On Saturday, 20 people were killed, including the representative of the Iraqi Islamic Party, in Alexandria province with 32 wounded. In Baghdad, nine Iraqis were killed and 14 wounded. In another incident, a roadside bomb that struck a busy market in a predominantly Shia area of the capital killed three.
Who will take the blame for such killings in a post-Zarqawi era? Zarqawi, argues Zangana, was not solely responsible for the violence in Iraq. He was a good tool, presented as the face of the resistance and thus undermining it. "The primary responsibility for the death, the slaughtering and the violence taking place in Iraq, lies with US occupying forces whose presence in the country, with a web of mercenaries and foreign fighters, is causing the bloodshed," said Zangana.
Zangana noted that when US marines were suffering injuries or killings by the Iraqi resistance, such killings or injuries would be avenged on the same day or the day after. "They would plant a car bomb in a crowded market and specifically near a mosque or a husynia targeting again a Shia - populated area so they can claim that the Sunnis are coming to kill the Shias ."
The "Salvador option", said one analyst, is clearly being implemented in Iraq. "They are training special commando forces to do these attacks. It is exactly like what happened in Latin America during the 1980s. All the slaughter and torture is the same. It is obvious that mercenaries and foreign fighters are paid to do the job," said Hana Al-Bayaty of The Brussells Tribunal.
These mercenaries, Albayaty added, have a free hand in Iraq since they are immune under Iraqi civil and criminal law. One recent study carried out by Hassan Obeid Eissa on mercenaries in Iraq suggests there exist at least 50,000 of them, representing "the biggest army of mercenaries in history". This army enjoys legal immunity secured by decrees issued by former US Civil Administrator Paul Bremer. One decree issued 18 June 2003 stipulates that, "No Iraqi court has legal authority over any member of the coalition regarding any issue, be it civil or punitive."
What impact will Zarqawi's death have on the popular national resistance to occupation? Iraqi analysts point out that from the beginning the Iraqi resistance distanced itself from what Zarqawi did. "In their statements, the Iraqi resistance movement detached themselves from Zarqawi and Al-Qaeda activities because their goal was clear from the beginning, and that was to target the occupiers and the military bases. Therefore, there is no Iraqi blood on their hands," Assaf states.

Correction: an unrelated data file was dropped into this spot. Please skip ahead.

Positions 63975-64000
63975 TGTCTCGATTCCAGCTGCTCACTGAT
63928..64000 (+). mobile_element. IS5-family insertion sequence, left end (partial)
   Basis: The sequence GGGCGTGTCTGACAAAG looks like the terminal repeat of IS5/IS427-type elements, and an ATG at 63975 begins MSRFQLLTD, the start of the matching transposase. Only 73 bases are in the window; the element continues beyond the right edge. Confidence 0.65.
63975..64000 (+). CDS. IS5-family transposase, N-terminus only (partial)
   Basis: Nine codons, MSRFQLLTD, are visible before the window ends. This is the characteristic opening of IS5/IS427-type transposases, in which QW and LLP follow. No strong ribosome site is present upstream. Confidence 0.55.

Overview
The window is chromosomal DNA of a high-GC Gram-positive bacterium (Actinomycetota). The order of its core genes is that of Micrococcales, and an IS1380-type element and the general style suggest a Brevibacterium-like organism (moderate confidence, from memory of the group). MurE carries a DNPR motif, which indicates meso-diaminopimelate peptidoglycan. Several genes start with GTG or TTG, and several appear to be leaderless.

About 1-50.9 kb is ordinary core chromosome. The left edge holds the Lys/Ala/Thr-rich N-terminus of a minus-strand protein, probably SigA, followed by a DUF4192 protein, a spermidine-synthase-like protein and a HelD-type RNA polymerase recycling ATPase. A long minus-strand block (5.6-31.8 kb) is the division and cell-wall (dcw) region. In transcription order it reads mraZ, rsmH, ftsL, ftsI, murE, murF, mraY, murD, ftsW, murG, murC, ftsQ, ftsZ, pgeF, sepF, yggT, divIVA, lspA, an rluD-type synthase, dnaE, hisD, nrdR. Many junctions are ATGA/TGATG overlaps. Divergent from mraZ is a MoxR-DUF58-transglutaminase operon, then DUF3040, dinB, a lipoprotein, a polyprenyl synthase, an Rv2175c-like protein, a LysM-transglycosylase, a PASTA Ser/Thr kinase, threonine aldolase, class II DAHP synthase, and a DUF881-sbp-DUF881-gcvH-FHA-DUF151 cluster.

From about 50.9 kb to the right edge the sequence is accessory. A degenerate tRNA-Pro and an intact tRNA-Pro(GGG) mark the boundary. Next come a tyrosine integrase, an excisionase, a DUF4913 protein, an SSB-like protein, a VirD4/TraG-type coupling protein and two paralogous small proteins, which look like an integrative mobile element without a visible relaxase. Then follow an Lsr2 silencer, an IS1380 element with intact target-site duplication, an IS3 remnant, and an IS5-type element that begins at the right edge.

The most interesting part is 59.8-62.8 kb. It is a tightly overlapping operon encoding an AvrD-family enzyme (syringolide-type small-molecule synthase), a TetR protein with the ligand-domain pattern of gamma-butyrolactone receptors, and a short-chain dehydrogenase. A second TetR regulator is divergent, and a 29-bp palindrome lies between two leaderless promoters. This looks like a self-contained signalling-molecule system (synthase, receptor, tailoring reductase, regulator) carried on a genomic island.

Zarqawi, nonetheless, became a burden on the national resistance, his profile heavily manipulated by the US occupation to justify to Americans atrocities committed against Iraqi civilians in its war on terror. Assaf -- who is originally from Ramadi, a hotspot of the Iraqi resistance, and has had numerous discussions with leaders of Sunni tribes -- confirms the tribal leaders did not provide Zarqawi with support, and that when Zarqawi's followers bombed Ramadi's police station, Ramadi residents protested.
"Anbar residents shunned Zarqawi and things turned soar when shortly before his death he issued an order to assassinate the tribal leaders of Al-Dulaimi tribe." It was, therefore, not surprising that Essam Al-Rawi of the Muslim Scholars Associations, described Zarqawi's absence from the Iraqi scene as a "positive step" for the national resistance. It will give it a "boost," he said.
One of the places where resistance will continue is Fallujah. According to Assaf, Fallujah has been selected as a location for one of the 14 US military bases to be built in Iraq. The people of Fallujah, which is home to many former Iraqi military leaders, will not sit idle. "This is an occupied country and the basic history lesson tells us that people will resist the occupation. They do this in Iraq each in his own way because many Iraqis believe that in the resistance is the continuity of Iraq," Assaf concluded.